Thursday, October 11, 2012

Mick Taylor, Velden, Austria, Oct. 6th, 2012

He’s played with some of the greats of the music world, such as Jimi Hendrix, Bob Dylan, Jack Bruce, Mike Oldfield (anyone remembers “Tubular Bells”?), the father of British blues himself, John Mayall and Eric Clapton, just to name a few. He’s been defined by Robert Palmer of the New York Times as “The most accomplished technician who ever served as a Stone. A blues guitarist with a jazzman's flair for melodic invention”.

But perhaps this man’s greatest claim to fame has been that of having played with the “greatest rock and roll band in the world”, namely the Rolling Stones. 

The man in question is none other than Michael Taylor, better known to the entire world out there as simply “Mick Taylor”. Taylor played at the Bluesiana rock café in Velden, Austria, along with the Ben Waters Band. Now nearly 64 years of age, Taylor put on a most entertaining 90-minute performance, highlighting what Mayall once said of him: “He’s one of THE best slide guitarists around”!

Taylor only lasted 5 years with Jagger and Richards but was a great part of the Stones’s history, including his first-ever live performance with the band in 1969, just three days after the death of guitarist Brian Jones, during the free outdoor concert in London’s Hyde Park in front of a “mere” 500,000 people. Indeed quite the “baptism of fire” for a man who was only 20 years old during the “summer of ’69” (as Bryan Adams once sang). 

These are just some of the accolades on behalf of his former band membes: “Taylor was noted for his smooth lyrical touch and tone which contrasted with Richards's jagged and cutting technique…I think he had a big contribution. He made it very musical. He was a very fluent, melodic player, which we never had, and we don't have now. Neither Keith nor Ronnie Wood plays that kind of style. It was very good for me working with him ... Mick Taylor would play very fluid lines against my vocals. He was exciting, and he was very pretty, and it gave me something to follow, to bang off. Some people think that's the best version of the band that existed" (Mick Jagger); Drummer Charlie Watts stated that "I think we chose the right man for the job at that time just as Ronnie was the right man for the job later on. I still think Mick is great. I haven't heard or seen him play in a few years. But certainly what came out of playing with him are musically some of the best things we've ever done" while Keith Richards added his own rather cynical observation: "Mick Taylor is a great guitarist, but he found out the hard way that that's all he is".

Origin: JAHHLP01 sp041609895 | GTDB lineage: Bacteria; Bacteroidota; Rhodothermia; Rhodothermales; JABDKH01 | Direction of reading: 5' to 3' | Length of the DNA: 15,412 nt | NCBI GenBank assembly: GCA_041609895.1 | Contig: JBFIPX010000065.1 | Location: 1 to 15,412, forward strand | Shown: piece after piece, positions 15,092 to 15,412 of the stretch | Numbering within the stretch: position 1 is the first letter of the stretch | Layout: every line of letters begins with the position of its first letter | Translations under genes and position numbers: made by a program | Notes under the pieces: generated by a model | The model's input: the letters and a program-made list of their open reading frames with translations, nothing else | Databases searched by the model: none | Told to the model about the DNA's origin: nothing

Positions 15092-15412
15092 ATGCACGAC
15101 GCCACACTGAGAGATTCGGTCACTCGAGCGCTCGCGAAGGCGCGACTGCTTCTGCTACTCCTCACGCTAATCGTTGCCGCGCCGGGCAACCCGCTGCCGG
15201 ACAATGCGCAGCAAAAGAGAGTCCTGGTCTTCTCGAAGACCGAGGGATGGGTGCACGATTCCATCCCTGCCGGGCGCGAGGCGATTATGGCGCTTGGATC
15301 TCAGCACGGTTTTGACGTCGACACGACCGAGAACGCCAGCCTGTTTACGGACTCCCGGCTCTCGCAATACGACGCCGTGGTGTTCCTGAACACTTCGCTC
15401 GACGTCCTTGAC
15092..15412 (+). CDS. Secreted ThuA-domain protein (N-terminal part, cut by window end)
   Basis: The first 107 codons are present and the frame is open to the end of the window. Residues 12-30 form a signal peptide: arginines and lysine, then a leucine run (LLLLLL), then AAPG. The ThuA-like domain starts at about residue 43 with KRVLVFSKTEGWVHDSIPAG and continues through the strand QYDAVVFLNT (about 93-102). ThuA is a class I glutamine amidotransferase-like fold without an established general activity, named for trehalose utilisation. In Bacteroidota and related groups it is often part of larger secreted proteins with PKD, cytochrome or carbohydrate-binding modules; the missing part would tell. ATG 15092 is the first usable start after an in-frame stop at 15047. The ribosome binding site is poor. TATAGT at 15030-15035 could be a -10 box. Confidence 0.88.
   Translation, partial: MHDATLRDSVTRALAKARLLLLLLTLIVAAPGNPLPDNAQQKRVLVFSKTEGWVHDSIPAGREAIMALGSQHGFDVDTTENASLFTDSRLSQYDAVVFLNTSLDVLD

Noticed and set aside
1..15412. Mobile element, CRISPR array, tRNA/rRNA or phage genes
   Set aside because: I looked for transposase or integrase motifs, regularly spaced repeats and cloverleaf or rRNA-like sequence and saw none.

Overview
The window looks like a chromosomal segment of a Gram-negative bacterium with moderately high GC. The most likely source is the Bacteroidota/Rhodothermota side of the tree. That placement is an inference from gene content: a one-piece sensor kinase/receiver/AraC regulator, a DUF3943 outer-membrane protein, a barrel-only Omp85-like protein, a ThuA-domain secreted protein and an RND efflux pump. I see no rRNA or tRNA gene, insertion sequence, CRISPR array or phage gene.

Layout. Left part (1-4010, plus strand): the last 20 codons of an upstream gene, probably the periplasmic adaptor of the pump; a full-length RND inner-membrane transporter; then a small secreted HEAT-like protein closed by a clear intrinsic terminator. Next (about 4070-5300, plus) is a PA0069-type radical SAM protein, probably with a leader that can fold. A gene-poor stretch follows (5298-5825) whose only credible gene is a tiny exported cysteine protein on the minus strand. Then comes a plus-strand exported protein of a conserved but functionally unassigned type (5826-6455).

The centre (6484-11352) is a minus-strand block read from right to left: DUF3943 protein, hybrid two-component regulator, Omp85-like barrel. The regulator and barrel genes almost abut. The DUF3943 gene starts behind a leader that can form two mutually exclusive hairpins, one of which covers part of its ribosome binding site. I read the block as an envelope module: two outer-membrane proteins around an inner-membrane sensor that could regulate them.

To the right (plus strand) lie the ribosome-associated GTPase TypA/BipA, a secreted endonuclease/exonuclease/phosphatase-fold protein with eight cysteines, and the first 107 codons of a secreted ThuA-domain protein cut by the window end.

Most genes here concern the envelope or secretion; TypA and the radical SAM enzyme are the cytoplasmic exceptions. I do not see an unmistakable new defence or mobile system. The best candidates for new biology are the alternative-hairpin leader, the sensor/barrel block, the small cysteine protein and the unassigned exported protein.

Taylor first approached Mayall’s band when he wasn’t quite 17 years old as Eric Clapton had not turned up to a venue where Mayall’s Bluesbreakers band had been playing. Taylor had approached Mayall during the interval, asking if he could play with them, mentioning that he'd heard their albums and knew some of the songs. After a moment of deliberation, Mayall agreed. Taylor said, "I wasn't thinking that this was a great opportunity… I just really wanted to get up on stage and play the guitar." But for those in the in the music scene the night was an event. "Let's go and see this 17-year-old kid try and replace Eric”! 

After Brian Jones was removed from the Stones in June 1969, Mayall recommended Taylor to Jagger. An impressed Jagger and Richards invited Taylor back the following day to continue rehearsing and recording with the band. Taylor’s work can be heard on the album Let It Bleed and the single “Honky Tonk Women”, which he also played in Velden. Taylor was also credited as co-author of one track from the Exile On Main Street album (1972), perhaps the band’s greatest album, “Ventilator Blues” ". His extraordinary guitar skills can also be heard on songs such as “Gimme Shelter”, “Brown Sugar”, “Midnight Rambler” and “Tumbling Dice”.

Taylor also played on such Stones albums as Get Yer Ya-Yas Out (1970), Sticky Fingers, the famous LP cover which had been designed by Andy Warhol (1971), Hot Rocks 1964-1971 (1972, Goats Head Soup (1973) and everyone’s favorite, It’s Only Rock’n’Roll (1974).


During the Velden show Taylor also sang “Blues For The Lost Days” (he still has a great voice too), a song which he did together with Mayall some years ago for his 70th birthday. On stage that day in Liverpool was also Clapton. When interviewed in Velden, Taylor was asked if he was worried about having to fill Jones’s shoes over at the Stones. “No, I was more worried of coming after Clapton”! He was also asked on those infamous days of “Sex, drugs and rock’n’roll”. Taylor: “There was a LOT of sex and rock’n’roll….then came the drugs! 

Taylor was also accompanied in Velden by his faithful Gibson Les Paul guitar, something which has helped him become one of the all-time greats of rock’n’roll guitarists.  

A great interview with Mick the evening of the concert, thanks to my Slovenian colleagues!

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